Dismiss Notice
Join Physics Forums Today!
The friendliest, high quality science and math community on the planet! Everyone who loves science is here!

Homework Help: Collision of man and car

  1. Dec 3, 2006 #1
    I'm stuck on a lot of parts in this problem. I've been able to solve for some though. Any help is appreciated! =] Thanks!

    Problem: A 60 kg man running at an initial speed of 4 m/s jumps onto a 120 kg cart initially at rest. He sildes on the cart's top surface and finally comes to rest relative to the cart. The coefficient of kinetic friction between the man and the cart is 0.400. Friction between the cart and ground can be neglected. a) Find the final speed of the man and cart relative to the ground. b) Find the frictional force acting on the man while he is sliding across the top surface of the cart. c) How long does the frictional force act on him? d) Find the change in momentum of the man and the change in momentum of the cart. e) Determine the displacement of the man relative to the ground while he is sliding on the cart. f) Determine the displacement of the cart relative to the ground while he is sliding. g) Find the change in the man's kinetic energy. h) Find the change in kinetic energy of the cart.

    So far I have gotten:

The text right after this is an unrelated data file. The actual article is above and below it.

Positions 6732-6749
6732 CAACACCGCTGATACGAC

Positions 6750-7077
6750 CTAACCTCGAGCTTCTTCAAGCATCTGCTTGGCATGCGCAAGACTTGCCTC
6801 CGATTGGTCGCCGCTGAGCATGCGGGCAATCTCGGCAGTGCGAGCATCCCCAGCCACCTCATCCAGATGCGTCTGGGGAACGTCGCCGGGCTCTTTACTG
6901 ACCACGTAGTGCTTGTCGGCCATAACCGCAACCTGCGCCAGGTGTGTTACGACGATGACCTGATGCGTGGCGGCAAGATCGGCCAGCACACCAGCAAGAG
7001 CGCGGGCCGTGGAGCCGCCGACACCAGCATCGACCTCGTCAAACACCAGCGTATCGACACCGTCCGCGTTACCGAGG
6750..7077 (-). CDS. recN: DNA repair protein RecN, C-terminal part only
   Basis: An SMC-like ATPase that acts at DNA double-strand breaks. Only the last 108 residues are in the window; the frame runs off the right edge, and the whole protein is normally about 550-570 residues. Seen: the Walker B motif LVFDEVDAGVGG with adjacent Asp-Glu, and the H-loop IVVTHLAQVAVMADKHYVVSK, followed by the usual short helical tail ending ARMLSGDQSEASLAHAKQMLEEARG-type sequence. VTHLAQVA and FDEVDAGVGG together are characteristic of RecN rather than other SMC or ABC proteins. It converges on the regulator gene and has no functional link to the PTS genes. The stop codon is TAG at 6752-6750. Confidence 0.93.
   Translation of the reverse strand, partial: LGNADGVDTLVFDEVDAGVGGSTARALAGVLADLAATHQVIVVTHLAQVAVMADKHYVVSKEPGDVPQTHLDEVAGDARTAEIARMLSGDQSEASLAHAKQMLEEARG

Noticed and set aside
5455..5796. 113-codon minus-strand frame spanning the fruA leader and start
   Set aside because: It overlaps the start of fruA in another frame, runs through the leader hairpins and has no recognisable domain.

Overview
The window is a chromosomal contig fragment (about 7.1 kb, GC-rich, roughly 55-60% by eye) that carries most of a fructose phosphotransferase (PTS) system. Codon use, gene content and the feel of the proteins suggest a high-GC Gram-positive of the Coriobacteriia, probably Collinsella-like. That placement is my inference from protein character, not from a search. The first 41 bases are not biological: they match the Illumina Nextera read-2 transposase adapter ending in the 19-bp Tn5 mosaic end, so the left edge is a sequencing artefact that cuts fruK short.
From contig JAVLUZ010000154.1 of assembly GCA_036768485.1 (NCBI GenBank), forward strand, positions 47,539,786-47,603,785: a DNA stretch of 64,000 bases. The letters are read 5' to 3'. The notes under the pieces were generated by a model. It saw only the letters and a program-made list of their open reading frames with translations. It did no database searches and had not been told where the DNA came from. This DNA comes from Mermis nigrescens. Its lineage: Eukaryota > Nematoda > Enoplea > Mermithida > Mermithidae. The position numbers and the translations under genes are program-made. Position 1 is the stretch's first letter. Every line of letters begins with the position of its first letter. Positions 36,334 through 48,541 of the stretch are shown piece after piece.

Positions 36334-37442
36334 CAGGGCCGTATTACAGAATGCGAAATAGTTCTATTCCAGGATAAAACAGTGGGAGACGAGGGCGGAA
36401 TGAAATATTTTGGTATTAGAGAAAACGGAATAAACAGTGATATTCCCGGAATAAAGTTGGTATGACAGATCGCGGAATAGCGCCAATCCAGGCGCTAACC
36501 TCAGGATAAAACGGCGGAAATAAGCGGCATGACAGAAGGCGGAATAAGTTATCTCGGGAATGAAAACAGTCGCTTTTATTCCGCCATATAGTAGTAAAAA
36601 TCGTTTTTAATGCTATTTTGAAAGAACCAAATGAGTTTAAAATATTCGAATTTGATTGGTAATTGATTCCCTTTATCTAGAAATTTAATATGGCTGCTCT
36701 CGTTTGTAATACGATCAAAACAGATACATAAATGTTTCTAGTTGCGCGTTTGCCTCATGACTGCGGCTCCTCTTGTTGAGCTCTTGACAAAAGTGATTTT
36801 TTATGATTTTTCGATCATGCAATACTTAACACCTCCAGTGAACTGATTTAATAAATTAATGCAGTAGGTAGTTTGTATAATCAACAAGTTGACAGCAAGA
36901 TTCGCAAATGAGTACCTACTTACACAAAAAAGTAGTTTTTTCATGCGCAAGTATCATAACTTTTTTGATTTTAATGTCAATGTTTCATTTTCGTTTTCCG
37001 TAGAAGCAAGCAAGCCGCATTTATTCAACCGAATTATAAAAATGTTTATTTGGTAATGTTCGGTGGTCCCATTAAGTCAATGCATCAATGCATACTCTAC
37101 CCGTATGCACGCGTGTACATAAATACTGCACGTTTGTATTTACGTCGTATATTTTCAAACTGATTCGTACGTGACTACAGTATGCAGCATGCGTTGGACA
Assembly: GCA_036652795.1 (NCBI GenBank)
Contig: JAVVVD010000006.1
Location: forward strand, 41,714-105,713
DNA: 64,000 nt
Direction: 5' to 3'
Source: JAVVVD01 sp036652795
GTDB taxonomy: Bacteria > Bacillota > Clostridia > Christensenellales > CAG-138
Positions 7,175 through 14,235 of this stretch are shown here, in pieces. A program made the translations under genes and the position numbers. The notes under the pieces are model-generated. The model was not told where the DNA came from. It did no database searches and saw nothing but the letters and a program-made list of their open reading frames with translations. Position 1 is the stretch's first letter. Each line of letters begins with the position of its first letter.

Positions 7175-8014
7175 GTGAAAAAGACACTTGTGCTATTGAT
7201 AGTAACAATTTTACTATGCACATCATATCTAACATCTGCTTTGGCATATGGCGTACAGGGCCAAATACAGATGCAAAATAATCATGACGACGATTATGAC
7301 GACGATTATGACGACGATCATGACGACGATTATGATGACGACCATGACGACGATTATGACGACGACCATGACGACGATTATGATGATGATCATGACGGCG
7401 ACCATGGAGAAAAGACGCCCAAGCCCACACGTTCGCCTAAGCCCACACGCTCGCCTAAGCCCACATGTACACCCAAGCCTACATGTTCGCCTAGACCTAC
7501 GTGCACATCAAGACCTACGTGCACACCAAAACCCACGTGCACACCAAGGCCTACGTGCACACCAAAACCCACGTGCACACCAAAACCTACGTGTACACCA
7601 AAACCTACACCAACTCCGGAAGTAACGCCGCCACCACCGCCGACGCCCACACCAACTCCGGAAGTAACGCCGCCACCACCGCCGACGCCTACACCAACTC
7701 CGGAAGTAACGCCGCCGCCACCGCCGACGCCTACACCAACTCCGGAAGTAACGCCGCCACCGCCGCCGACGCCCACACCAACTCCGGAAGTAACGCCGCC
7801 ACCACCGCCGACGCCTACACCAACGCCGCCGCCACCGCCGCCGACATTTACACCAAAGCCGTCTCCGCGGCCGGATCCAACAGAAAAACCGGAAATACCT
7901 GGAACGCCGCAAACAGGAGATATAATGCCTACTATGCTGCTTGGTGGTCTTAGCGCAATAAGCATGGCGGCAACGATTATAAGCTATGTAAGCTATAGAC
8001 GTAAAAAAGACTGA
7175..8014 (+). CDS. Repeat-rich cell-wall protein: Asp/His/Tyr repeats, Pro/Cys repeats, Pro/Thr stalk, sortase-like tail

b) Friction force= (mu)*(Normal force)

    a) How do you find the final speed of the man relative to the ground?? I don't get what it means by "relative to the ground" Would you use the
    KE(initial)=KE(final) ?

    I did it but I didn't get the right answer of 1.33m/s

    .5(60)(4)^2=.5(180)(Velocity of combined masses)' ^2

    and I got V=sqrt.(5.333) but that equals 2.31m/s

    What am I doing wrong??

    c) how do you find the time of the friction force that acts on him?? I know that he is travel rightwards initially at 4m/s and the friction acts opposite at 235N. What equation do I need to use to find the time until he stops? Is there a way to make 4m/s into a Force??

    Thats all the help I need for now, thanks! :smile:
  2. jcsd
  3. Dec 4, 2006 #2


    User Avatar
    Staff Emeritus
    Science Advisor
    Gold Member

    For question (a), since the collision is inelastic one should use conservation of linear momentum.

    For question (c), you should consider the impulse-momentum theorem
Share this great discussion with others via Reddit, Google+, Twitter, or Facebook